7. Provide dependent taxpayer IDs on your return. Be sure to plug in Taxpayer Identification Numbers (usually Social Security Numbers) for your children and other dependents on your return. Otherwise, the IRS will deny the personal exemption of $3,700 for each dependent and the $1,000 child tax credit for each child under age 17. Be especially careful if you are divorced. Only one of you can claim your children as dependents, and the IRS has been checking closely lately to make sure spouses aren’t both using their children as a deduction. If you forget to include a Social Security number for a child, or if you and your ex-spouse both claim the same child, it’s highly likely that the processing of your return (and any refund you’re expecting) will come to a screeching halt while the IRS contacts you to straighten things out. The $1,000 child tax credit begins to phase out at $110,000 for married couples filing jointly and at $75,000 for heads of households. After you have a baby in 2013, be sure to file for your child’s Social Security card right away so you have the number ready at tax time. Many hospitals will do this automatically for you. If you don’t have the number you need by the tax filing deadline, the IRS says you should file for an extension rather than sending in a return without a required Social Security number.
  8. File and pay on time. If you can’t finish your return on time, make sure you file Form 4868 by April 15, 2013 for a  six-month extension of the  deadline to  October 15, 2013. On the form,  make a reasonable estimate of your  liability for 2012 and pay any balance due. Requesting an extension is especially important if you owe  the IRS. If you file and pay late, the IRS can assess a late-filing penalty of 4.5 percent per month of the tax owed and a late-payment penalty of 0.5 percent a month of the tax due. The maximum late filing penalty is 22.5 percent and the late-payment penalty tops out at 25 percent. By filing Form 4868, you stop the clock running on the costly late-filing penalty.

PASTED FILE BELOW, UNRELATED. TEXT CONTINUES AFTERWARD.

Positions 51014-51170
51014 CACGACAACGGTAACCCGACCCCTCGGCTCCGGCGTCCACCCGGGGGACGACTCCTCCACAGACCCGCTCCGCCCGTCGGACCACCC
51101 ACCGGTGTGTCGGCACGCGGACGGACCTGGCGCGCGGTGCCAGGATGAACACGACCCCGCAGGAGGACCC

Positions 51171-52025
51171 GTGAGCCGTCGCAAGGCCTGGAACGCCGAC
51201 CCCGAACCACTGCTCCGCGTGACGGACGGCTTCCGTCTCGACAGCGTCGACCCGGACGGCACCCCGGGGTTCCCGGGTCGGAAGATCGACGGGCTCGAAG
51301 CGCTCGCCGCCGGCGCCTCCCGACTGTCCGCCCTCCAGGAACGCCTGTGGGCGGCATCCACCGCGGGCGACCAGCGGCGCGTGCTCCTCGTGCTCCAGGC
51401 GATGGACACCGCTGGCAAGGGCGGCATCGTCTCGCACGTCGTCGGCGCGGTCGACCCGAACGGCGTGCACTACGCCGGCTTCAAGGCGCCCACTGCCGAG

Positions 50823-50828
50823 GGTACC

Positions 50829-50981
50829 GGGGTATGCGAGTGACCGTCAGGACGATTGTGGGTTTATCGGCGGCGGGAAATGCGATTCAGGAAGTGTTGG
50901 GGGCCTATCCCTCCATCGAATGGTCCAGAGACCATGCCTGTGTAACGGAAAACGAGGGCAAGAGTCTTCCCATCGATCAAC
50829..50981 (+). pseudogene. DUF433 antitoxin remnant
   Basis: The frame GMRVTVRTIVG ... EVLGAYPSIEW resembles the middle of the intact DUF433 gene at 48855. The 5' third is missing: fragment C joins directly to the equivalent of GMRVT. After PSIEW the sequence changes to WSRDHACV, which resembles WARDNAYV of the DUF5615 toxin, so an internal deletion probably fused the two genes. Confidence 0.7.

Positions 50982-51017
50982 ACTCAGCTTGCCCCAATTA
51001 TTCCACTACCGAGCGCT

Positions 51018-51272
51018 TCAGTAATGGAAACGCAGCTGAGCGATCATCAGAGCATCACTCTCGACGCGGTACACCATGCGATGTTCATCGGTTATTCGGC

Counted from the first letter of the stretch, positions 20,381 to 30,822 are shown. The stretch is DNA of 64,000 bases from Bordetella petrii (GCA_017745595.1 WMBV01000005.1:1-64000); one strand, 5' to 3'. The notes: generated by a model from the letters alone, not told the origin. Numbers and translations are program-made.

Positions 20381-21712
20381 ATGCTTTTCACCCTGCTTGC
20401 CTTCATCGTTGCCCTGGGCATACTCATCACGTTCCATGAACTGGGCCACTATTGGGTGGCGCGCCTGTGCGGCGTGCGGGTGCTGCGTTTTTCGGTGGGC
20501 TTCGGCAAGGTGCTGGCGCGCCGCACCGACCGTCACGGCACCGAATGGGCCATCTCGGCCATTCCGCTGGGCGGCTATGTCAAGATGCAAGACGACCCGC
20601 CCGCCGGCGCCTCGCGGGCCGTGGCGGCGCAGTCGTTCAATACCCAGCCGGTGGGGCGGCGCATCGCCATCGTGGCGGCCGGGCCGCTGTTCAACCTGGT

9. File electronically. Because the IRS processes electronic returns faster than paper ones, you can expect  your refund three to six weeks earlier. If  your refund is deposited directly into your bank account or IRA, the waiting time is even less. The IRS also checks your electronic return to see that it is complete,  increasing your chances of filing an accurate return. Less than one percent of electronic returns have errors, compared with 20 percent of paper returns. The IRS also acknowledges that it received your return, which you don’t  get even if you send your paper return by certified mail. That helps you protect yourself from the interest and penalties that accrue if your paper return gets lost. If you owe money, you can file electronically and then wait until the federal tax filing deadline to send in a check along with Form 1040-V. You may be able to pay with a credit card or through a direct debit. With a credit card, expect to pay a service charge of as much as 2.5 percent. With direct debit, you may delay the debiting of your bank account until the actual filing deadline. Federal e-filing is included at no additional charge with all TurboTax federal products.
  10. Decide if you need help. Products like TurboTax Online  handle even complex returns and allow you to file taxes electronically for a faster refund. The questions are simple, such as whether you’ve had a baby, bought a home or had some other life-changing event in the past year. TurboTax will then fill out all the right forms for you. They also offer additional services such as the ability to ask a tax expert a question or review your return. They also offer  ”Audit Defense” coverage so you are professionally represented in an audit.

The above article is intended to provide generalized financial information designed to educate a broad segment of the public; it does not give personalized tax, investment, legal or other business and professional advice. Before taking any action, you should always seek the assistance of a professional who knows your particular situation for advice on your taxes, your investments, the law or any other business and professional matters that affect you and/or your business.

Enhanced by Zemanta
Share This!
Share On Facebook
Share On Twitter
Share On Google Plus
Share On Linkedin
Contact us
Page 90 of 91First...102030...899091

Archives

Show Buttons
Hide Buttons